A new study published by the National Center for Biotechnology Information (NCBI) concluded that supplementing the Mediterranean diet with moderate amounts of dairy produce could significantly reduce the risk of heart disease and boost calcium intake.
The study which examined the health benefits of adding dairy foods in line with recommendations from the Australian Dietary Guidelines (MedDairy) was carried out by researchers from the University of South Australia and revealed there were real health benefits to supplementing a Mediterranean diet with dairy produce.
Dairy foods are important for our bone health and can also improve heart health when consumed as part of a healthy dietary pattern such as the Mediterranean diet.
“Dairy foods are vital sources of dietary calcium, amino acids, proteins, vitamins and minerals,” lead researcher Alexandra Wade told Olive Oil Times. “Dairy foods are important for our bone health and can also improve heart health when consumed as part of a healthy dietary pattern such as the Mediterranean diet. Depending on your age and gender, aim to enjoy between two and four servings of low-fat and regular-fat dairy foods each day.”
The study followed 41 volunteers between 45 and 75 years old, who were at risk of heart disease. The volunteers were randomly split into two groups. For eight weeks of the trial, one group ate a typical Mediterranean diet supplemented with dairy produce. For the same eight week period the second group ate a low-fat diet and during the final eight weeks of the study both groups resumed their normal diets.
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It was found that participants following the MedDairy diet had significantly lower morning blood pressure rates, higher good cholesterol levels, and lower overall cholesterol. Wade said that she was not surprised by the results.
“We had hoped that we would find positive health benefits associated with our trial. We know that the Mediterranean diet is linked to reduced risk of chronic disease,” she said. “Dairy foods have been associated with improved cardiometabolic health, but other findings are mixed. So for us to find improvements in cardiovascular risk factors is a great outcome for our study population.”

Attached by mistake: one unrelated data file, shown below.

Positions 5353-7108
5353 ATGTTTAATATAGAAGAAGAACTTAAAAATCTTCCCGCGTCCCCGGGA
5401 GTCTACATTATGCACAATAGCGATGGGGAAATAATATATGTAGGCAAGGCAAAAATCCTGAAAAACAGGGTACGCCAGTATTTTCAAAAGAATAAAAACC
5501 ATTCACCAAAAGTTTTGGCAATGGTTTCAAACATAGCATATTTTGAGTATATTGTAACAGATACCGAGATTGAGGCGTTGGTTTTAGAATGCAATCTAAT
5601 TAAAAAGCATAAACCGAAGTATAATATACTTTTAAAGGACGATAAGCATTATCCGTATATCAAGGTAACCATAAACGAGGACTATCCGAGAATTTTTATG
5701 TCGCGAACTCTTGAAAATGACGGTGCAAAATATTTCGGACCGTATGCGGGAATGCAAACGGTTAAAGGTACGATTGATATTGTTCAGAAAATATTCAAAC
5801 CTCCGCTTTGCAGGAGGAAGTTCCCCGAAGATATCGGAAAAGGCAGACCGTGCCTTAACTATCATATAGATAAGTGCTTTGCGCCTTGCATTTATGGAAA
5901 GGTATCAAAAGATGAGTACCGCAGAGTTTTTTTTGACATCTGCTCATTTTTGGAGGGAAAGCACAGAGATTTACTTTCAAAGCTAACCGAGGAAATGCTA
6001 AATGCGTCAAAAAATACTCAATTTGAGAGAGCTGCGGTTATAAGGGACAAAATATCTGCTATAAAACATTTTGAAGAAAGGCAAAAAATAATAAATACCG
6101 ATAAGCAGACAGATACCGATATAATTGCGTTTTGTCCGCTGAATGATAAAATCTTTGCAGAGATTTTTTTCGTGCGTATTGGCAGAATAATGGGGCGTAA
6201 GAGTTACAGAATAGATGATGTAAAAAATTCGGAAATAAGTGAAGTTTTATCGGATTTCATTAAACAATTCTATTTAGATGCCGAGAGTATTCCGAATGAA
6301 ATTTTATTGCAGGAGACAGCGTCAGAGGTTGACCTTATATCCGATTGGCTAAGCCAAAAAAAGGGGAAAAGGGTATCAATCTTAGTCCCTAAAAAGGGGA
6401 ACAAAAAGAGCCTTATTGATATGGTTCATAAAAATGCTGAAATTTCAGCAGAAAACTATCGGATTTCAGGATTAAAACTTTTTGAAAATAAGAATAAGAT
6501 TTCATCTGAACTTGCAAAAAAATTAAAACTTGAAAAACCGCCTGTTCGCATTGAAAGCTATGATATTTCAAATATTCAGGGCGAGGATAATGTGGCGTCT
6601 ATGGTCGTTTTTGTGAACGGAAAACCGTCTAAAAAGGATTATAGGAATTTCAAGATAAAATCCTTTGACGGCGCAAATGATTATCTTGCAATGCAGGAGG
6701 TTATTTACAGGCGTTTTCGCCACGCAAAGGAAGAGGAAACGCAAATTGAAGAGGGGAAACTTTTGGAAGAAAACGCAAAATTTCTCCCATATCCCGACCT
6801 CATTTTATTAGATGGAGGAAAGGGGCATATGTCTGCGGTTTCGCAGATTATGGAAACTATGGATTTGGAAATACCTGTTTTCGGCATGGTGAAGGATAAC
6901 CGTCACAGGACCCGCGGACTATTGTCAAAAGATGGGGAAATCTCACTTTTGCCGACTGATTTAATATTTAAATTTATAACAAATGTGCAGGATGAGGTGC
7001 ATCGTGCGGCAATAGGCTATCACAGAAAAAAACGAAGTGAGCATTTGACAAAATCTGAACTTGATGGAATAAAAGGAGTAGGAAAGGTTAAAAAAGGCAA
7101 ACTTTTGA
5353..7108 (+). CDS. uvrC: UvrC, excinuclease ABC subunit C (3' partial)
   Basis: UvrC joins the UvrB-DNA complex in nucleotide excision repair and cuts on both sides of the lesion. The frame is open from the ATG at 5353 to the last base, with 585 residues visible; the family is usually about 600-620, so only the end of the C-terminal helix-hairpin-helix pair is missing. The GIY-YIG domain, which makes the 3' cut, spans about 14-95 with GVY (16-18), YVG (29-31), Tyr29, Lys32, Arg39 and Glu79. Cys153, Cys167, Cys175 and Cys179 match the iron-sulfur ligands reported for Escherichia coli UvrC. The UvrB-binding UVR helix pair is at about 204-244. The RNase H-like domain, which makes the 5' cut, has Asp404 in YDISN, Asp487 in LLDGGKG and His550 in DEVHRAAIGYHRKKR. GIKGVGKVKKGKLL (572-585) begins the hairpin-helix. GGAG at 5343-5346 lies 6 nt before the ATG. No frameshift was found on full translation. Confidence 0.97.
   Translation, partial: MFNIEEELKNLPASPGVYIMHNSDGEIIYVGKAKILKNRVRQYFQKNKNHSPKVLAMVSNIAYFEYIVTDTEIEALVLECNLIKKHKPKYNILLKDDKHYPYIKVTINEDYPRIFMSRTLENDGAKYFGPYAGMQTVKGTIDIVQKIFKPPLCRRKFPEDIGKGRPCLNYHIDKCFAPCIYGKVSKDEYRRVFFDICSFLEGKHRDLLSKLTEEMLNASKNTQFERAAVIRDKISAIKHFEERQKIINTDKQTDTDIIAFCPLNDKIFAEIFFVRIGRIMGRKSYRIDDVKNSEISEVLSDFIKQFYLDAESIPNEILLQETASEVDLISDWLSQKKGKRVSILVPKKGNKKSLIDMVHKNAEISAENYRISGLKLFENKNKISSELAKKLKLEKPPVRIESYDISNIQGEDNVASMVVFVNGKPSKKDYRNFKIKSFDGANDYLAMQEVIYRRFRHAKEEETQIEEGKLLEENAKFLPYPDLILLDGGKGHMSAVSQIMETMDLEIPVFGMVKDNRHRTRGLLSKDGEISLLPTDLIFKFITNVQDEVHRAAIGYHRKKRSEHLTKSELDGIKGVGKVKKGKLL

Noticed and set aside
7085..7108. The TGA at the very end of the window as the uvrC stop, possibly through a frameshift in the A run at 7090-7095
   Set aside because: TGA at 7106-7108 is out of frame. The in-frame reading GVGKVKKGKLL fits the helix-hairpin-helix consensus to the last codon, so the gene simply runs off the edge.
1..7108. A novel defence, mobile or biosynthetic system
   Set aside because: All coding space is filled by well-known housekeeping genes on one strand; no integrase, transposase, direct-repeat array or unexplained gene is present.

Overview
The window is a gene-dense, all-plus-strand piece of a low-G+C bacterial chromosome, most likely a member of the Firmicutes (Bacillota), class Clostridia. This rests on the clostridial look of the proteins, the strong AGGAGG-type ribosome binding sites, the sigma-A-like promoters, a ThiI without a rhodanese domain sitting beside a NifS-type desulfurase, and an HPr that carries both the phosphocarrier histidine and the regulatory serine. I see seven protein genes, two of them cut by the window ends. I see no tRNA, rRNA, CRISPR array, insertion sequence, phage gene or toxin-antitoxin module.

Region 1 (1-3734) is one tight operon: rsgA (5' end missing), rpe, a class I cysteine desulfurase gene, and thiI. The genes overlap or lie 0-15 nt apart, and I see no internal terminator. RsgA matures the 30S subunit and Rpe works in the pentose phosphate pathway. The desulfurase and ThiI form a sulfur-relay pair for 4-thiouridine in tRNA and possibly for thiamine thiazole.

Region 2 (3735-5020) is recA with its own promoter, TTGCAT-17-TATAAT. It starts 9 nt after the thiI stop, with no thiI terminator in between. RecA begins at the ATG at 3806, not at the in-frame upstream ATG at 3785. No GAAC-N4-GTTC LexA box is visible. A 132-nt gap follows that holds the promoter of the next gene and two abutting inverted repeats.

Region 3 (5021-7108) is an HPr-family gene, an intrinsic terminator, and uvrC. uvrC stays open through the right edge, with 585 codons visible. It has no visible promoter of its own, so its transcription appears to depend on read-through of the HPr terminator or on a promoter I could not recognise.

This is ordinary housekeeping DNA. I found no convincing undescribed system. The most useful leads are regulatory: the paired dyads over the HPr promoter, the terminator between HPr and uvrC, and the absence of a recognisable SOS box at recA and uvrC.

Based on the results of the study Wade advised following the Mediterranean diet and eating a lot of fresh, plant-based food, supplementing this with a few servings of dairy each day.
“Try to incorporate more leafy vegetables, fruits, legumes, whole grains, nuts, seeds and fish into your diet each day,” she said. “Use extra virgin olive oil as your main culinary fat for cooking, salad dressings and spreads. Aim for three to four servings of dairy foods each day. Be mindful of what you are eating, watch your portion sizes and try to minimize energy-dense discretionary foods which are high in added sugars, salt and saturated fats.”
Whilst the Mediterranean diet enjoys a reputation for being one of the wold’s healthiest diets, dairy products fell out of favor due to their high saturated fat content. However it has recently emerged that not all saturated fats are linked with raising bad cholesterol levels, clogging arteries and leading to cardiovascular disease.
A study published earlier this year suggested that the source of saturated fats made a significant difference to their health implications. The researchers concluded that whilst saturated fats from meat increased cardiovascular risk, saturated fats from dairy products actually helped to ward off heart disease.
Haley Hughes from RDRx Nutrition is another firm advocate of the MedDairy diet and told Olive Oil Times that following a Mediterranean diet while including some low-fat dairy provides great nutritional benefits.
“Choosing to add low-fat dairy to a Mediterranean diet would increase calcium, potassium, vitamin D and protein which could lead to many health benefits,” she said. “Calcium has been linked to improving bone mass, potassium to maintaining blood pressure and Vitamin D supports multiple body functions. By choosing to add low fat dairy versus. high fat dairy you would be eliminating most saturated fat and cholesterol, known as the bad fats.”